At the recent RA Automation Fair, things seemed upbeat. A knowledgeable industry analyst reported that RA technologies are really coming together - perhaps the best (outside of Emerson Process) for integrating all platforms, and broader by far than Emerson. It seems like the Distributors are on board for the new ways of selling. The key thing missing was Keith Nosbusch; no keynote speech, no mingling; he wasn't anywhere to be seen (someone said he was there for just one day out of the three). The Rockwell weblog reports a key perception problem - Keith Nosbusch is a detail-driven workaholic, while Don Davis seems to spend all his time with Wall Street analysts. Neither has the charisma of say a John Berra of Emerson.

Interesting new people shift: Kevin Roach, VP at GE Fanuc has joined RA to take over Rockwell Software. Kevin is a smart guy, who sold his tiny company Sensor-Pulse to Total Control Products, which itself was bought by GE Fanuc. Kevin was given responsibility for Cimplicity software and was instrumental in the purchase of Intellution by GE-Fanuc from Emerson. Now it will be interesting to see how the demotivated Rockwell Software group fares under Kevin Roach's leadership.

Rockwell Automation has grown about 5% this year, with revenues of $4.3 billion - mostly hardware, software and systems/maintenance contracts, with some electric motors and drives. All the tough cost-cutting has resulted in profits of about $300 million and 36% increase in earnings per share. Market-cap is a respectable $8 billion.

There are too few strategic buyers who can afford a friendly acquisition of this size. Siemens and Schneider are direct competitors and would likely be blocked by anti-trust rules. GE, Emerson and ABB continue to feign interest, but don't seem to like the strategic misfit. Honeywell (Industrial Process Solutions) was once a strong strategic partner, using RA network software and hardware developments to strengthen its own solutions portfolio; but then that Division of Honeywell itself got into trouble and interest fizzled.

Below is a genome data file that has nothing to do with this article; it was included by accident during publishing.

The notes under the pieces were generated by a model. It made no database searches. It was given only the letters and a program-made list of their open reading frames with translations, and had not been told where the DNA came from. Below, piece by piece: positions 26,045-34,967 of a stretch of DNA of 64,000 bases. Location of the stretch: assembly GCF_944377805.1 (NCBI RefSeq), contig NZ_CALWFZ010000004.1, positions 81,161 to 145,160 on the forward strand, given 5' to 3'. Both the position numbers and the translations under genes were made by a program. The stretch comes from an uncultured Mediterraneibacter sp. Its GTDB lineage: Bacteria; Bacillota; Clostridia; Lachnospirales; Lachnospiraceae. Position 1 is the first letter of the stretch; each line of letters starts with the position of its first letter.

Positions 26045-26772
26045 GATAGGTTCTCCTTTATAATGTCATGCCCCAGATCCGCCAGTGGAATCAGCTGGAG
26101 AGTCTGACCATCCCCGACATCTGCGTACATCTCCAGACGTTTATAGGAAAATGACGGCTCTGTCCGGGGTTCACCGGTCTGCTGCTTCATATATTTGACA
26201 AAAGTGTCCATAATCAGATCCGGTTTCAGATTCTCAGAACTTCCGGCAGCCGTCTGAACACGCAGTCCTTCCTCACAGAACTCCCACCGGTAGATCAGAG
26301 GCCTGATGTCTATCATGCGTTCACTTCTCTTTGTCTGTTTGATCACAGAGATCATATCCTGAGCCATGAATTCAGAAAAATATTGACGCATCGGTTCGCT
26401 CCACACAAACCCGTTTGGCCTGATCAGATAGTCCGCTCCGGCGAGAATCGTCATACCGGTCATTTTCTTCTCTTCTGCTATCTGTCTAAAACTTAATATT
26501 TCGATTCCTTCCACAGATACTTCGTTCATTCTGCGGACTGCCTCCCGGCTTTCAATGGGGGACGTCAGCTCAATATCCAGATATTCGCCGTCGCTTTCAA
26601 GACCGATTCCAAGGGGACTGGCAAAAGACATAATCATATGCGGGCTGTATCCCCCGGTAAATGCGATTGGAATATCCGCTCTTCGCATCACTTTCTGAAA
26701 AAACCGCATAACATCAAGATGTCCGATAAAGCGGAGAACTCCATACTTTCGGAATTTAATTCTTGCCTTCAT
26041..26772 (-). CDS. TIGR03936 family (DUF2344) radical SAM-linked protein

Rockwell's current healthy $ 8 billion market cap makes it difficult for a peer company like Eaton (sales $ 9 billion, market cap $ 10 billion) to acquire at a premium. But, Danaher (sales $6.5 billion, market-cap $ 18 billion) may have a better shot, if it chooses. In the meantime, Rockwell Automation remains "independent".

Don Davis' pay is still more than double that of CEO Nosbusch, plus healthy stock options. But, Don's efforts with the analysts seem to be paying off - ROK stock has climbed steadily to $43 (Nov. 2004), a healthy 25 times trailing earnings and well above the level at which he was supposed to be exiting. But he hasn't departed - yet. So, what's he waiting for? A Nosbusch nudge? Or retirement age?

Stay tuned...

Click Forbes (Nov. 15, 04) - Choreographer of the Assembly Line

Click Some of the history - Whither Rockwell Automation?

Click Provide your own comments on the Rockwell Automation weblog

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ABB has recovered - growth strategy in China

ABB is basically a well-managed company. But, with a flurry of unwise acquisitions and a weak global economy, the automation major stood on the brink of bankruptcy two years ago. With $ 1.2 billion asbestos claims in the US against acquired Combustion Engineering, ABB posted a record net loss of $783 million in 2002. In response, broad cost cutting programs were launched, several thousand jobs were slashed and multifarious divisions were divested.

Chairman Juergen Dormann took over the reins and has lived up to his reputation as a superb manager, putting ABB back on an even keel. The company posted a Q3 2004 net profit of $98 million, improved from a loss of $283 million compared to last year. Sales rose to $4.8 billion, from $4.6 billion in the 2003 July-September period. Orders were $4.8 billion, up from $4.4 billion. Net profit for the first 3 quarters was $188 million, compared with a loss of $388 million in 2003. Sales rose to $14.1 billion, up from $13.7 billion.

Juergen Dormann will now relinquish the roles of president and CEO in January 2005 and revert to his role as Chairman. He is being replaced as CEO by Fred Kindle, who joined ABB in September 2004 from Swiss-based Sulzer AG. It remains to be seen how Kindle will fill Juergen Dormann's big shoes.

Now, with expansionist moves in China, ABB plans to hire 5,000 new employees and double its orders and revenues to $4 billion by 2008. China is currently ABB's third largest market, after the US and Germany. With $18 billion worldwide sales, $ 2 billion now (2004) comes from China. ABB has 105,000 employees, and 7,000 already live and work in China. This will grow to 12,000 by 2008. China will be ABB's number one market in 5 years.